Hungarian soldiers commanded to forced labor on the island of Bornholm, in the forest plantation of Arnager, some days after the German capitulation. A few days after the picture was taken, they fell in Soviet captivity and were interned to Siberian labor camps.
But the book is not just military history, as Søren Peder Sørensen is not primarily a military historian, but a journalist. An invaluable part of the book are the stories of lives that the author has been rolling up with a great effort until today, personally contacting the Hungarian soldiers serving at that time in Denmark as well as their relatives in Hungary. One of them was chaplain János Pohly, who shared with the author his camp diary and his rich collection of photos. The Hungarian soldiers generally tried to maintain a good relationship with the Danish population, and in some cases this relationship continued for several years after the war, in the form of correspondence and occasional visits. Søren Peder Sørensen also writes the sad chronicle of a number of such connections, reporting, on the basis of the correspondence, on the hopeless situation and daily struggles of the soldiers and their families who, after their return to Hungary, were considered as “infected by the West”.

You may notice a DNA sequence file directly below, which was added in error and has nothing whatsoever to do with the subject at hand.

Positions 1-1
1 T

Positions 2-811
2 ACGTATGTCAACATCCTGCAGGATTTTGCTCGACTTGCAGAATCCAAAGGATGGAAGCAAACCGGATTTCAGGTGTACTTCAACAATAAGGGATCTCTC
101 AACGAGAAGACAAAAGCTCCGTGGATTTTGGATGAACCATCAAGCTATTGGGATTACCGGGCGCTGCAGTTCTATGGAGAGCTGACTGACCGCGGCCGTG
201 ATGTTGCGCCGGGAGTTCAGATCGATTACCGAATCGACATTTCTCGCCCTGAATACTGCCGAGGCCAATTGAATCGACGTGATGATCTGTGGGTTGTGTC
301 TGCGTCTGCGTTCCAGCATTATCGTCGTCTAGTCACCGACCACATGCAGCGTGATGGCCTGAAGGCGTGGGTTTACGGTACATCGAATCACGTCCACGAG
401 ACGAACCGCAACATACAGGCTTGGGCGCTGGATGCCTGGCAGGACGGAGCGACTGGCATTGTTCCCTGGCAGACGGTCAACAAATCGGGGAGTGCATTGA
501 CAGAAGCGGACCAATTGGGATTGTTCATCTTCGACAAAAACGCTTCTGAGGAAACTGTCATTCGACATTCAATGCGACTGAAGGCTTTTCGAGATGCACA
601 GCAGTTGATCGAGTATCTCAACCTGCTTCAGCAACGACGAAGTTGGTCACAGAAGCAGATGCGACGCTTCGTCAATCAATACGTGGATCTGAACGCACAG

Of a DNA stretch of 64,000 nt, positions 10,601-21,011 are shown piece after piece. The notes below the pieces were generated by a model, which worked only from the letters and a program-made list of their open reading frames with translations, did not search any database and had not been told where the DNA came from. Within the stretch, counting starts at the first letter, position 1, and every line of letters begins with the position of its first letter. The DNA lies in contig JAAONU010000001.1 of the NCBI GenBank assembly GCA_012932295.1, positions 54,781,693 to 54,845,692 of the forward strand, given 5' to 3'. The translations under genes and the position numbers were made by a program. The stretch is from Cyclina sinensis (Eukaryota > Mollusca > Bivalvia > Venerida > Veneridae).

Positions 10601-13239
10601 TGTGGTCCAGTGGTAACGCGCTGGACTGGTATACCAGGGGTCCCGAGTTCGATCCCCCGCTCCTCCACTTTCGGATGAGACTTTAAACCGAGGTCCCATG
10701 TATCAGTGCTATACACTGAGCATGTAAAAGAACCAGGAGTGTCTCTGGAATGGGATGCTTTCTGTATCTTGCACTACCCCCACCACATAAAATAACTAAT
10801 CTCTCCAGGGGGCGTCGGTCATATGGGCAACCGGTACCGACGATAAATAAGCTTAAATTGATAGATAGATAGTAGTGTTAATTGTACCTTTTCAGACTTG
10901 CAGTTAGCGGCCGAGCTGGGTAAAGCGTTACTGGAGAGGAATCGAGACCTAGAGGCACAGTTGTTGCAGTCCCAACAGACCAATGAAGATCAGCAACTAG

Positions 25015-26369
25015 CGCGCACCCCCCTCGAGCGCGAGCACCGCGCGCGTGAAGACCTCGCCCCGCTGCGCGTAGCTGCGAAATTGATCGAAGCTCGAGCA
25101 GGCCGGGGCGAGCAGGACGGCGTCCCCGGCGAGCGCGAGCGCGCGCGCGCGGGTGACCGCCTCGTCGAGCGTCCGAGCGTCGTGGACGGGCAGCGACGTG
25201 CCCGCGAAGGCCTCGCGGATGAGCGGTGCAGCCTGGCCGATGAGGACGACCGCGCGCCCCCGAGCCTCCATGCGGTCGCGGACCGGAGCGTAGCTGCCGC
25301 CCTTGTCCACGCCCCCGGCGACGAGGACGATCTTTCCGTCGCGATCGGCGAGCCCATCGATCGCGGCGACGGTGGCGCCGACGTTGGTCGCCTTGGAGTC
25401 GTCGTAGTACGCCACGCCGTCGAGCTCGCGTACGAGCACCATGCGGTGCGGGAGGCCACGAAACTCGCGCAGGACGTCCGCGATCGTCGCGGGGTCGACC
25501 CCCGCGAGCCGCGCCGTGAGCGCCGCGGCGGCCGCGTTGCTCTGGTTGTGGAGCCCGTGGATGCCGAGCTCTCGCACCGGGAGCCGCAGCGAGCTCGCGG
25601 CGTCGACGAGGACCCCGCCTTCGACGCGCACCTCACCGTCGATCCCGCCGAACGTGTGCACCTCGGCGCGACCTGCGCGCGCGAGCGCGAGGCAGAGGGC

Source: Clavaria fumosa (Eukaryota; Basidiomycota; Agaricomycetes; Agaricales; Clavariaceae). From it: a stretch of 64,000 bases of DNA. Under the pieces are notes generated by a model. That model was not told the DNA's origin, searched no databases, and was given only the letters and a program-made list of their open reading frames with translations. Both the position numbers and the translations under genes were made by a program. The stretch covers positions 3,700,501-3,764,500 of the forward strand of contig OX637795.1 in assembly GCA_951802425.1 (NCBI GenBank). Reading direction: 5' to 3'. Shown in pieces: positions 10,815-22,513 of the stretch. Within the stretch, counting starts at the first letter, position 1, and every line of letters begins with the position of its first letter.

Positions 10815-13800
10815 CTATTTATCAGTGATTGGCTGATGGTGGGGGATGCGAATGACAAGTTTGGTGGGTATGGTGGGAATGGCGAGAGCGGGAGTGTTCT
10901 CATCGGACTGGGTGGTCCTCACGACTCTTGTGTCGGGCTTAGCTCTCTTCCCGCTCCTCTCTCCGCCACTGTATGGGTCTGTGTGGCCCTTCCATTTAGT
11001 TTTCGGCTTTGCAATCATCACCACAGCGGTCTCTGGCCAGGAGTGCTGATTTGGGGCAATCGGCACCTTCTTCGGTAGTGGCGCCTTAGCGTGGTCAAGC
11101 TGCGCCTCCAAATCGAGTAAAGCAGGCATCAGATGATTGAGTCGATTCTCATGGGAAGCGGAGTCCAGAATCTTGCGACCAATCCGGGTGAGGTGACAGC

The book is complemented by the presentation of the Hungarian soldiers who died in Denmark and the description of their graves. Apart from the latter, some very special memories of the Hungarian past are still visible in Denmark, such as the two “Hungarian trees” in the forests near Holte in Sjælland and Vejle in Jütland, on which the Hungarian patrols carved their names together with the Hungarian coat of arms and the irredentist “creed of Trianon”. And the Nyvang museum next to Holbæk in Sjælland preserves a cart which was prepared in Szentes and on which a group of Hungarian soldiers came to Denmark.
Søren Peder Sørensen maintains a bilingual – Danish and Hungarian – site on the history of the Hungarian soldiers in Denmark, which is constantly updated, mostly with the personal stories of the descendants of the Hungarian soldiers. Here we can read among others the shocking story of the adopted Danish woman who after sixty years of persistent research found in the Hungarian Miskolc his biological father, who in 1945 had a romantic relationship with a 17 year old Danish girl for a couple of months until the Soviet soldiers occupying Bornholm and deporting the Hungarian soldiers broke forever the lovers apart.
“I am sorry to mention that my book is only available in Danish and German. A Hungarian edition seems to have little chance, for economic and other reasons” – has been read since years on the website of Søren Peder Sørensen. Why? Is really no one interested in Hungary in this episode of Hungarian history, which influenced the fate of ten thousands of soldiers and civilians, but was never properly explored? If, on the basis of the foregoing presentation, any editor feels like publishing a Hungarian version of the book, they can contact the author either on the above site, or through the medium of the Poemas del Río Wang.